Conflicts in property

Hanoch Dagan, Michael Heller

Research output: Contribution to journalReview articlepeer-review


Property concerns conflicts - both conflicts between individuals and conflicts of interest. Conflicts between individuals have long been the paradigmatic property focus. According to this view, property debates circle around issues of autonomy and productive competition. But this is an impoverished view. In this Article, we shift attention to conflicts of interest. By helping people manage conflicts of interest, a well-governed property system balances interdependence with autonomy and productive cooperation with productive competition. We identify three mechanisms woven throughout property law that help manage conflicts of interest: (1) internalization of externalities; (2) democratization of management; and (3) de-escalation of transactions. We show that property law predictably selects among these mechanisms depending on the ratio of economic to social benefits that people seek from a group resource. When economic concerns predominate, property law typically uses contribution-based allocations of rights and responsibilities mediated by formal, foreground procedures, while at the social end of the spectrum we tend to see more egalitarian substantive rules operating as an informal, background safety net.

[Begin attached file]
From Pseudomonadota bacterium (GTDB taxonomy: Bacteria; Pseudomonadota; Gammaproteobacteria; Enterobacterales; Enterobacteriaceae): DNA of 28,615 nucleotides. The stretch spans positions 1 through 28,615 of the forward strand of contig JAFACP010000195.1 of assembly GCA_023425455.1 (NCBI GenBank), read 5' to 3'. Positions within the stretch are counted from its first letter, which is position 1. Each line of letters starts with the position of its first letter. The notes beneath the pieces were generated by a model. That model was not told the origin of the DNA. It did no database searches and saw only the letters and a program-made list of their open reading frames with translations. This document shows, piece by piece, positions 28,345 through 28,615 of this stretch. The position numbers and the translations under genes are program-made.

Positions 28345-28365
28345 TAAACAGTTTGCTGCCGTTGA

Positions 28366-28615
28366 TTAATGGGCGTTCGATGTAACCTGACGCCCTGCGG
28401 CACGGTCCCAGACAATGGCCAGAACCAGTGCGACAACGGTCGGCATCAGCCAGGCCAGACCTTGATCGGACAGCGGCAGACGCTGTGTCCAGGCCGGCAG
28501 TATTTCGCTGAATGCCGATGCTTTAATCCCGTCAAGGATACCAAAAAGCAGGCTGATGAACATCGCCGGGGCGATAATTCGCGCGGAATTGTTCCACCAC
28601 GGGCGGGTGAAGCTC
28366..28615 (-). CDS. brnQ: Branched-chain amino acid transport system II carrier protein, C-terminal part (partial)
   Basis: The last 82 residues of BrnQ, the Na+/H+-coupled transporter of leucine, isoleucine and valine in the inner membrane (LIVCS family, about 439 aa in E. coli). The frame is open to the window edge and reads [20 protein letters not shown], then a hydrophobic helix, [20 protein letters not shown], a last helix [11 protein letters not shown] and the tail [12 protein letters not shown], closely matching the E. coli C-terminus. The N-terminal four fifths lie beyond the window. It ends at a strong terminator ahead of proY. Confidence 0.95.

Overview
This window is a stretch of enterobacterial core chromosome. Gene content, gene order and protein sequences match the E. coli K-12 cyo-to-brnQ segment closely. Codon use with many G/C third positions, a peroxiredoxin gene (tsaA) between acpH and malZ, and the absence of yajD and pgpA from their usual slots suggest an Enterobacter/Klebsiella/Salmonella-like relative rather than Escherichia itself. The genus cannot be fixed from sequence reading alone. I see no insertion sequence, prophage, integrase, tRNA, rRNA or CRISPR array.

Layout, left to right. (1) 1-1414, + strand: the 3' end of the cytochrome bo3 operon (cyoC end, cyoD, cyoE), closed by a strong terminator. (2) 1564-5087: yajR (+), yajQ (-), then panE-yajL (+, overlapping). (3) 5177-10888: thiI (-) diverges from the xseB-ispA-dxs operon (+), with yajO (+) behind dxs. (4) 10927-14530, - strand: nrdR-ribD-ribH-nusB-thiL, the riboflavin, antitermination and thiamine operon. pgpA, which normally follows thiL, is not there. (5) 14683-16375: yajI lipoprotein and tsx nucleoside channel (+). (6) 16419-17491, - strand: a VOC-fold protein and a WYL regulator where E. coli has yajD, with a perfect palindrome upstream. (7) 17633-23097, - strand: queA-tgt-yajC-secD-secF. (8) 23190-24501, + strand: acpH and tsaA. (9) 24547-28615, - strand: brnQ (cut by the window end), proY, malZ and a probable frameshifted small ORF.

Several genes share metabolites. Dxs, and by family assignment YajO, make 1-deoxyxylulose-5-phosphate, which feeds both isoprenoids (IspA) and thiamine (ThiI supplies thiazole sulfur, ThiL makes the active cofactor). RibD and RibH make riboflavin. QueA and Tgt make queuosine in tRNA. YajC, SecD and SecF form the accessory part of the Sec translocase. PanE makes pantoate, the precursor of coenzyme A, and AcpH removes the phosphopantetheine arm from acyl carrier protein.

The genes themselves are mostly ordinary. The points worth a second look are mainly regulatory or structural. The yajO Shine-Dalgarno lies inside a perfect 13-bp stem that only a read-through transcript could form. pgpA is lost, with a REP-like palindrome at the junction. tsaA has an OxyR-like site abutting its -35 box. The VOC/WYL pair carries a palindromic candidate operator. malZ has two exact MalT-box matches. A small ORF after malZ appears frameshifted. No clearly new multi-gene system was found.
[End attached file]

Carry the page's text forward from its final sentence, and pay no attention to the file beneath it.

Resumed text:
Original languageEnglish
Article number2
Pages (from-to)37-58
Number of pages22
JournalTheoretical inquiries in law
Issue number1
StatePublished - Jan 2005


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